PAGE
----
Kitchen Gardening

Regional Picks: Plants to Buy This Year—Southwest

Fine Gardening - Issue 133

1. ‘Ultra Violet’ salvia

‘Ultra Violet’ Salvia

Name: Salvia ‘Ultra Violet’

USDA Hardiness Zones: 6 to 9

Size: 18 to 24 inches tall and 24 to 32 inches wide

Conditions: Full sun; well-drained, lean soil

‘Ultra Violet’ salvia is at the top of my shopping list this year. This hybrid of two shrubby Salvia species has small, dark green leaves, similar to its parents, but its flower spikes are a deep violet–purple and are produced profusely from midsummer through fall. Hummingbirds love it, but rabbits and deer usually ignore it once it’s established; so the rich color of this sage can be used in exposed desert gardens as well as in more protected courtyards.

 

2. Dwarf beargrass

Dwarf Beargrass

Name: Nolina lindheimeriana

Zones: 6 to 10

Size: 2 to 3 feet tall and wide

Conditions: Full sun to partial shade; lean, well-drained soil

Dwarf beargrass is also known as ribbon grass because its long, narrow evergreen leaves have a hard satin finish that offers subdued, year-round interest. Massed for a dramatic effect, it will have the texture of ornamental grasses with less maintenance. Its froth of creamy white flowers on arching stalks provides the summertime fireworks. Unlike most desert succulents, dwarf beargrass is unarmed, so it won’t snag or spear unsuspecting passersby. This makes it an easy fit in small gardens; along paths; and in any hot, sunny spot in need of a cool accent.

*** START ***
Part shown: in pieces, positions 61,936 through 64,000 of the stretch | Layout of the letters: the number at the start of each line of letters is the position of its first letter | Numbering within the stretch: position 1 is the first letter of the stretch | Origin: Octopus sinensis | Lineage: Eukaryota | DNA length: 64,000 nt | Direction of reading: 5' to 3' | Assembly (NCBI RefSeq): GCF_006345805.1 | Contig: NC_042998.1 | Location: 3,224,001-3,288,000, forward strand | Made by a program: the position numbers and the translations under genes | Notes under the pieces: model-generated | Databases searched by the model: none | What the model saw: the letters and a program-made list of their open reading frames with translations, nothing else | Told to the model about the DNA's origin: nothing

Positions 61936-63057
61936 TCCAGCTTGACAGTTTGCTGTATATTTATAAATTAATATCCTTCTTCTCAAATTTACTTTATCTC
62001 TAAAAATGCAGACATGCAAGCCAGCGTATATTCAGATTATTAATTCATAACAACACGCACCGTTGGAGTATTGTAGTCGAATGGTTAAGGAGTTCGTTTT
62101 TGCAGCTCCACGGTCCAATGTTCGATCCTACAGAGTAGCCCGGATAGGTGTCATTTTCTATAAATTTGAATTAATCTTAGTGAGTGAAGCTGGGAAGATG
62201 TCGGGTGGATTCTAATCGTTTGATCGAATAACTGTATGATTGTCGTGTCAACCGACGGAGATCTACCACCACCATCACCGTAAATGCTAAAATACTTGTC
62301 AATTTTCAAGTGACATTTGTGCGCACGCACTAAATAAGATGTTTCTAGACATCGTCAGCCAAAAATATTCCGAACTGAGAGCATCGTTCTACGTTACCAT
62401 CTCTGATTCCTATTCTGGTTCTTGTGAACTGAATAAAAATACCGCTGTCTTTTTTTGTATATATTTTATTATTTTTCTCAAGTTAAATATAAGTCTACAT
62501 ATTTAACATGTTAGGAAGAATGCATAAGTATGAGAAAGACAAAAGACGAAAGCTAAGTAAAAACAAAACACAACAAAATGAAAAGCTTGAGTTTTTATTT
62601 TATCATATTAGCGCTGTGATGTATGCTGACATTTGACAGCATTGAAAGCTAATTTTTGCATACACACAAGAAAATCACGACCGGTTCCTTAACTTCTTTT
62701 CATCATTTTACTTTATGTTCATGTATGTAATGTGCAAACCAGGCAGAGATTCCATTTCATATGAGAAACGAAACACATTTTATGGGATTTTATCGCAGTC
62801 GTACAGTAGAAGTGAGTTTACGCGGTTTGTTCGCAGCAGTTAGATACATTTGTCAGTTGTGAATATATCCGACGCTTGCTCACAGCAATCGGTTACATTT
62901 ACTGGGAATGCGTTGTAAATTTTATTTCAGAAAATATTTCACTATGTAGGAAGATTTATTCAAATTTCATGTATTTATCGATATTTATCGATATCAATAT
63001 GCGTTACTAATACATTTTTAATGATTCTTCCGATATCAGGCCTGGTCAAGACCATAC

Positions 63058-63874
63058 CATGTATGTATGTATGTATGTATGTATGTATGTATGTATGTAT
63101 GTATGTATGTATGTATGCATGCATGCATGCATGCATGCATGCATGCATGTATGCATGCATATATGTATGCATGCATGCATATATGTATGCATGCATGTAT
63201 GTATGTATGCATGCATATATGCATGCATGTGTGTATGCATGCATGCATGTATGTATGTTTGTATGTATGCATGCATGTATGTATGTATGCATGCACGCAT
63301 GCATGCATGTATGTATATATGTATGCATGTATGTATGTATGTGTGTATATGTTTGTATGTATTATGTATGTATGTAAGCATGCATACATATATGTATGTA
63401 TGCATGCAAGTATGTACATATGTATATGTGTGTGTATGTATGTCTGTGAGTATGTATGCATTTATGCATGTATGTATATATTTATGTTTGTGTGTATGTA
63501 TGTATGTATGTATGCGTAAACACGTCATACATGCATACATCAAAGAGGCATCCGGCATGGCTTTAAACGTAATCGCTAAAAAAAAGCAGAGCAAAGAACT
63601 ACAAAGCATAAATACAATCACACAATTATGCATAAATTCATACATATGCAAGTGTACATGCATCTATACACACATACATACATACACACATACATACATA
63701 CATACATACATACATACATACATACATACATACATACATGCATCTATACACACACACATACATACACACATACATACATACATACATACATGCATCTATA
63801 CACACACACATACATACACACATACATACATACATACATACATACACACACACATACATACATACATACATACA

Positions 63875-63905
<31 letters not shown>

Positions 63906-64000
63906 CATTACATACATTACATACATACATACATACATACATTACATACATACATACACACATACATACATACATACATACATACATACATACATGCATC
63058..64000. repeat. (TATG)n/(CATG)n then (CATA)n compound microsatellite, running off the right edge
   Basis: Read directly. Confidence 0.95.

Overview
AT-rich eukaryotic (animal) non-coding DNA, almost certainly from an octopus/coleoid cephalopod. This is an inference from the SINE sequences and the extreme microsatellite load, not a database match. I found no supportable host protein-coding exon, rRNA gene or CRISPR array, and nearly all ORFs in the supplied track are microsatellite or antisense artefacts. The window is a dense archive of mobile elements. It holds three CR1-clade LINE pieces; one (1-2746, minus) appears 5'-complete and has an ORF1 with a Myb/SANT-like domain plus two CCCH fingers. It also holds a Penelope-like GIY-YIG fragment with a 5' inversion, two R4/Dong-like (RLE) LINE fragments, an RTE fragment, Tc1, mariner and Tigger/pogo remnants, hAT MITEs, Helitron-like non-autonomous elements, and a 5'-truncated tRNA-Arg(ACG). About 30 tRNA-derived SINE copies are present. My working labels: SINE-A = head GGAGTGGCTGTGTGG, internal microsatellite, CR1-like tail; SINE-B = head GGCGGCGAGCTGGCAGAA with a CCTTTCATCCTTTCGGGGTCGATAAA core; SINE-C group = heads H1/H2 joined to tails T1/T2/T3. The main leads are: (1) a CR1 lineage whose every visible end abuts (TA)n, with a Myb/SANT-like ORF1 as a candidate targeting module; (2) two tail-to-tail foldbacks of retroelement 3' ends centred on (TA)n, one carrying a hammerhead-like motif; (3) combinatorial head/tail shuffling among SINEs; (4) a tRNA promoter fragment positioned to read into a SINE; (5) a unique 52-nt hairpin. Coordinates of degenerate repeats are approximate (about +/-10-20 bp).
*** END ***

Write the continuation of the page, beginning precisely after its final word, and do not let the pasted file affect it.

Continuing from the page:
3. Southwest flattop buckwheat

Southwest Flattop Buckwheat

Name: Eriogonum fasciculatum var. polifolium

Zones: 7 to 10

Size: 2 feet tall and wide

Conditions: Full sun; well-drained, lean soil

I love how Southwest flattop buckwheat looks cool and cultivated in the harshest hot and dry places. The mounded form and narrow evergreen leaves are reminiscent of rosemary, but its foliage is woolly—especially on the underside of the leaves—and its lacy clusters of pink or white flowers appear anytime from spring through fall. Flattop buckwheat is also a favorite host plant of several butterflies, which bring added color and movement to the garden. It needs only light pruning in spring and occasional deep watering.

 

4. Flame flower

Flame Flower

Name: Talinum calycinum (syn. Phemeranthus calycinus)

Zones: 6 to 9

Size: 10 to 12 inches tall and 1 foot wide

Conditions: Full sun to partial shade; lean, well-drained soil

Flame flower is a short-grass prairie native, which loves heat and drought so much that it will also thrive in my southwestern garden. Bright pink flowers dance on wiry gold stems above its tuft of ground-hugging succulent leaves. Equally at home softening the prickly presence of cacti, between boulders in rock gardens, or at the edges of paths and patios, it blooms during the heat of the day from June through September. Flame flower self-sows easily, and it will make graceful sweeps in my garden.

 

—Judith Phillips is a landscape designer from Veguita, New Mexico, who prefers working with native and xeric plants.

Photos: (1), courtesy of PlantHaven; (2), Joseph A. Marcus; (3), Jason E. Willand; (4), courtesy of Missouri Botanical Garden PlantFinder

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